Mother Still Wears Flowery Underwear by Kim Kyung-ju

Translated by Chae-Pyong Song and Anne Rashid

Photography by Hye Hyon

Mother Still Wears Flowery Underwear by Kim Kyung-ju

Only as I hang out the laundry
after returning to my hometown
do I realize that Mother still wears red flowery underwear.
One snowy day, she kept me near her
as she diligently chose underwear for her family
from a cart at the market.
As the speaker boomed
into the expansive sky, ample like her bottom,
Mother picked up a pair of light panties
and rubbed the warm cotton on her cheek
till the fabric became a damp red.
The flower pattern that she rubbed with her fingertips
made Mother still feel alive as a woman.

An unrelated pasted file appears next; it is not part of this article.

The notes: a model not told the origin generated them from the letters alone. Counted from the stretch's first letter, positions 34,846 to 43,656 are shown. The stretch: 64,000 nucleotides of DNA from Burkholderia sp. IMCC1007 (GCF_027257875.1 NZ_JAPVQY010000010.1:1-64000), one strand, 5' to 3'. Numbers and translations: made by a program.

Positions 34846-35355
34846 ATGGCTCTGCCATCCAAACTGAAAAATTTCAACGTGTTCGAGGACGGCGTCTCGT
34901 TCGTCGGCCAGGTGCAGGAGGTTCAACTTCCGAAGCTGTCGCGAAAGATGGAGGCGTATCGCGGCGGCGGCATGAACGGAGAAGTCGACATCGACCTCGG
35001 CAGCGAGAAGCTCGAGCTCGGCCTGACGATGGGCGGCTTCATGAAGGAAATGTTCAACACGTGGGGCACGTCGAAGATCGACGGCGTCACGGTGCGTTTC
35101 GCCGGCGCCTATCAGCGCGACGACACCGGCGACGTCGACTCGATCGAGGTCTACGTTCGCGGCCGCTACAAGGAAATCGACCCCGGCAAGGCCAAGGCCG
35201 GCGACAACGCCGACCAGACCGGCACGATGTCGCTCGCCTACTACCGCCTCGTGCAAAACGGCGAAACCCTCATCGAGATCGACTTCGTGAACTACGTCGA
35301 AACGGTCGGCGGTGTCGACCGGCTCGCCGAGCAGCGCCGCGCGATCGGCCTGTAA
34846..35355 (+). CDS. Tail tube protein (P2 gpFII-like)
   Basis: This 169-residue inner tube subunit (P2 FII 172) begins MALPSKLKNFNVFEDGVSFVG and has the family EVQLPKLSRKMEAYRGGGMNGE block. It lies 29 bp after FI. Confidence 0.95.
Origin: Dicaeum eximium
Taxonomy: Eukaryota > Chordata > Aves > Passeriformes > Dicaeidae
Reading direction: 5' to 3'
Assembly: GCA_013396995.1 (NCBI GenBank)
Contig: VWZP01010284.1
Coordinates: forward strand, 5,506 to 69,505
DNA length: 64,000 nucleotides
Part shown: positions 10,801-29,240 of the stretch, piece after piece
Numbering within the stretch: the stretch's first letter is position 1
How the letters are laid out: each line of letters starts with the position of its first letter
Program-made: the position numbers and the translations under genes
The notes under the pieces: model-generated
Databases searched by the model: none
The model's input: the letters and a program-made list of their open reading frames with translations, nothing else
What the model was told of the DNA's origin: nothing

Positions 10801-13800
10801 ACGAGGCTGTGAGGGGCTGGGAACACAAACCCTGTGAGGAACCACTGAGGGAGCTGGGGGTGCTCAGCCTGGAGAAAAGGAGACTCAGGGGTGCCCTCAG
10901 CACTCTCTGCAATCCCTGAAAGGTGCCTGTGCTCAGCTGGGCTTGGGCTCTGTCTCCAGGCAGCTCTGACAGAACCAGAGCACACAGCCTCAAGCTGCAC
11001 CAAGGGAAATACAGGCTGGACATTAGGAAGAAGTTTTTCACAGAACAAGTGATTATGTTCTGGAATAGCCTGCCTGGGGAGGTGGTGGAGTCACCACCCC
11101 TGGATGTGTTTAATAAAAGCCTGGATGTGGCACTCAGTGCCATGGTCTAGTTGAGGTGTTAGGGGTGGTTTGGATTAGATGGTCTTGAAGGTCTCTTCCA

Today, cheeks flush with the memory of that red flower pattern.
As Mother proved whenever she started over again
with her newly washed underwear,
those flowers won’t wither easily,
just as the underwear in the market was still new
no matter how many handled it.
Onto her hanging underwear, one by one
a few flying snowflakes descend and gently take on the red color.
From the wrinkled flowers, a clear flower water drops, drip drip—
a pair of Mother’s old panties
that might have felt shy within the drawer
next to a snowball-sized moth ball.
Into the mossy smell of skin, the sunlight softly settles.   

(Originally published in Azalea: Journal of Korean Literature and Culture, Volume 5 [2012])

Kim Kyung-Ju was born in Gwangju in 1976. He studied philosophy at Sogang University. His poetry collections include I am a Season that Doesn’t Exist in This World, The Strange Story, and Calming the Parallactic Eyes. He was awarded the Today’s Young Artist Award and the Kim Su-young Literature Award.

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